A joint statement, issued by the leaders of councils in Sunderland, South Tyneside, Northumberland, Durham, Gateshead, Newcastle and North Tyneside on Monday, January 11 has revealed that the region's case rate is way under the national average but the new variant of the virus now counts for more than half of cases in the North East.
The statement, which was also signed by North of Tyne Mayor Jamie Driscoll and Northumbria Police and Crime Commissioner Kim McGuinness, comes as England’s chief medical officer, Professor Chris Whitty, warns the "worst is yet to come" for the pandemic.
Council chiefs said: "As we enter the second week of the third national lockdown, we once again thank all residents who have done their bit by staying at home as much possible.
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“These efforts, coupled with the widespread compliance with the tiered restrictions beforehand, means infection rates across our region are at a level that is much lower than other parts of the country.
“The current case rate per 100,000 for Tyneside, Wearside, Northumberland and County Durham is less than 400, compared to a rate in excess of 600 per 100,000 for England as a whole.
“The position we find ourselves in may be better than in other parts of the country, but we still have a long way to go and if we are to avoid some of the scenes we’ve seen in London and elsewhere with hospitals reaching capacity with Covid-19 patients, we must continue do everything we can to limit the spread of the virus."
Council bosses also reiterated the message to "stay at home" and to avoid busy areas if you do leave the house for a valid reason.
The statement added: "What we do know is that the new, more transmissible variant of the virus now accounts for approximately half of all cases in the region.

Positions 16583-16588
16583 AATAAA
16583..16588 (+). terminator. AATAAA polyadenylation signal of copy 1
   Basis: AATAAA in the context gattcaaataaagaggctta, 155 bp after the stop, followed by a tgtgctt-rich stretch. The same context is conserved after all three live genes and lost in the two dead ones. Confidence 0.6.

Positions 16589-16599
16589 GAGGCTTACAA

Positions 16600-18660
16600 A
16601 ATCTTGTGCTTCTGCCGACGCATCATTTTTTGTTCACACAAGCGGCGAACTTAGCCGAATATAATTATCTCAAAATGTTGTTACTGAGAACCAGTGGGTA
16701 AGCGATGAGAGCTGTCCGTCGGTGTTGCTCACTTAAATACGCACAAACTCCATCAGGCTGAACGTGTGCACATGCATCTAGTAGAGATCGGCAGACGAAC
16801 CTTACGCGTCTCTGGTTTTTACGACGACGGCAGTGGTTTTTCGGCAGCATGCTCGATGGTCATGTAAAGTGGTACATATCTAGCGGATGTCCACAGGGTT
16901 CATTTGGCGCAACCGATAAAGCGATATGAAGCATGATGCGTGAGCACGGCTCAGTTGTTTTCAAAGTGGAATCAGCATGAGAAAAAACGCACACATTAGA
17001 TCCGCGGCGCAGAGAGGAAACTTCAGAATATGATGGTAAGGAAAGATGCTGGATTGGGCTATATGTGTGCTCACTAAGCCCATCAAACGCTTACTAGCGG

"It is well known that this variant is easier to catch and spreads further than the original virus, so we must continue to be vigilant and act like we all have Covid. We cannot allow it to take control.
“For the most part, that means staying at home but for a few exceptional reasons including for exercise, shopping for essentials and travelling to work if you cannot do so from home.
"You can also leave home to seek help if you are unsafe or at risk of danger. But unless it absolutely necessary for you to go out, you should stay at home and deny the virus any opportunity to spread.
“As Chief Medical Officer Christ Whitty outlined this morning, reducing your social contact with others remains vital and by following the guidance we can all do our bit to protect our communities.
"Stay local if you do have to go out and if you go somewhere that is already busy, turn around and go home. Less traffic on our roads and fewer pedestrians also reduces the likelihood of accidents and prevents further pressure on the NHS."